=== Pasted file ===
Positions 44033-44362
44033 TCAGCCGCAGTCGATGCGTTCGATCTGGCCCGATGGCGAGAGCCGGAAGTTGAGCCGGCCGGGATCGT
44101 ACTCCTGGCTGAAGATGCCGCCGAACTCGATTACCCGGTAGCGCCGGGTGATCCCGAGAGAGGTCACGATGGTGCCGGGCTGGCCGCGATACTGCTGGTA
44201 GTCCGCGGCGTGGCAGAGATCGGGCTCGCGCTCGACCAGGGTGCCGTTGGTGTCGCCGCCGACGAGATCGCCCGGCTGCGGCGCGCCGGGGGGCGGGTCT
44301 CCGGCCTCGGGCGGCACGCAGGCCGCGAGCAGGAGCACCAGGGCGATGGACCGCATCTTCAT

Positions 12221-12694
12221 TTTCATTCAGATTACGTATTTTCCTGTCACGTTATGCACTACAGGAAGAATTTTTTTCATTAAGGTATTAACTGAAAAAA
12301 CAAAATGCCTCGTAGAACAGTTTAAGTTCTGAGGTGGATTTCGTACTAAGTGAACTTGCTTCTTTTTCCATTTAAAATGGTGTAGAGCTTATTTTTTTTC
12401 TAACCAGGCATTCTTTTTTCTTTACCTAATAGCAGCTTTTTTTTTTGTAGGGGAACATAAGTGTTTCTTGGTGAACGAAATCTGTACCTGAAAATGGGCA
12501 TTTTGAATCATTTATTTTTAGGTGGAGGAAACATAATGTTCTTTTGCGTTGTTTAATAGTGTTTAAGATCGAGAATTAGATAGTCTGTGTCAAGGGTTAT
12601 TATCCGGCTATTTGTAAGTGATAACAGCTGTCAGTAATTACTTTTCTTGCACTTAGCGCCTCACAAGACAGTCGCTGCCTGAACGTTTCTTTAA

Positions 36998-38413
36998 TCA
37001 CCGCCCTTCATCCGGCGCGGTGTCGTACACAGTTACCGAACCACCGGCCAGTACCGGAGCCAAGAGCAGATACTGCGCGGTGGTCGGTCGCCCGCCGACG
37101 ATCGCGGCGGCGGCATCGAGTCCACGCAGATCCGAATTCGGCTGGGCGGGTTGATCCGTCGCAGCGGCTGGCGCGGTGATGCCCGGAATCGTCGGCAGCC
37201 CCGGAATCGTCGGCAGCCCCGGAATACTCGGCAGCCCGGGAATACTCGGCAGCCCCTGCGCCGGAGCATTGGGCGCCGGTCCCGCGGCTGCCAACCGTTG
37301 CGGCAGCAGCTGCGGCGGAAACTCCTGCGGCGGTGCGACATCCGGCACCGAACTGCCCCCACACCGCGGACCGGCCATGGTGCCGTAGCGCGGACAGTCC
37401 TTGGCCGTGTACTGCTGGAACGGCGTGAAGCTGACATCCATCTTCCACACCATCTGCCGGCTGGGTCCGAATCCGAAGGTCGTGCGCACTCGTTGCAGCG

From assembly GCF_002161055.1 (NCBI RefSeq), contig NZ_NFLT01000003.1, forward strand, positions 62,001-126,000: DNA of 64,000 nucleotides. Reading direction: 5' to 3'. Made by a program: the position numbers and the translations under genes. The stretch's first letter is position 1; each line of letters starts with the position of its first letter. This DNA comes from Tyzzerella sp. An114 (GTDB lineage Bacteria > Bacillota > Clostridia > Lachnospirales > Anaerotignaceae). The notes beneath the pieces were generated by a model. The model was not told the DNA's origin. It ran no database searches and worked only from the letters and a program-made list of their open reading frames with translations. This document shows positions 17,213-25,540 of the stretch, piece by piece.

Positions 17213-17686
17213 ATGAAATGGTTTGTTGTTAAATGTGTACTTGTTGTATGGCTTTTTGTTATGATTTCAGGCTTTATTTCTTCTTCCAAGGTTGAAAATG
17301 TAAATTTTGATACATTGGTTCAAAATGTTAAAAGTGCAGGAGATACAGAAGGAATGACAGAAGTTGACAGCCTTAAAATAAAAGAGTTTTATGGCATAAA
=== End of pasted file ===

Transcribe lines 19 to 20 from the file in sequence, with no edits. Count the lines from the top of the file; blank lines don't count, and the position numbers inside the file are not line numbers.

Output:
From assembly GCF_002161055.1 (NCBI RefSeq), contig NZ_NFLT01000003.1, forward strand, positions 62,001-126,000: DNA of 64,000 nucleotides. Reading direction: 5' to 3'. Made by a program: the position numbers and the translations under genes. The stretch's first letter is position 1; each line of letters starts with the position of its first letter. This DNA comes from Tyzzerella sp. An114 (GTDB lineage Bacteria > Bacillota > Clostridia > Lachnospirales > Anaerotignaceae). The notes beneath the pieces were generated by a model. The model was not told the DNA's origin. It ran no database searches and worked only from the letters and a program-made list of their open reading frames with translations. This document shows positions 17,213-25,540 of the stretch, piece by piece.

Positions 17213-17686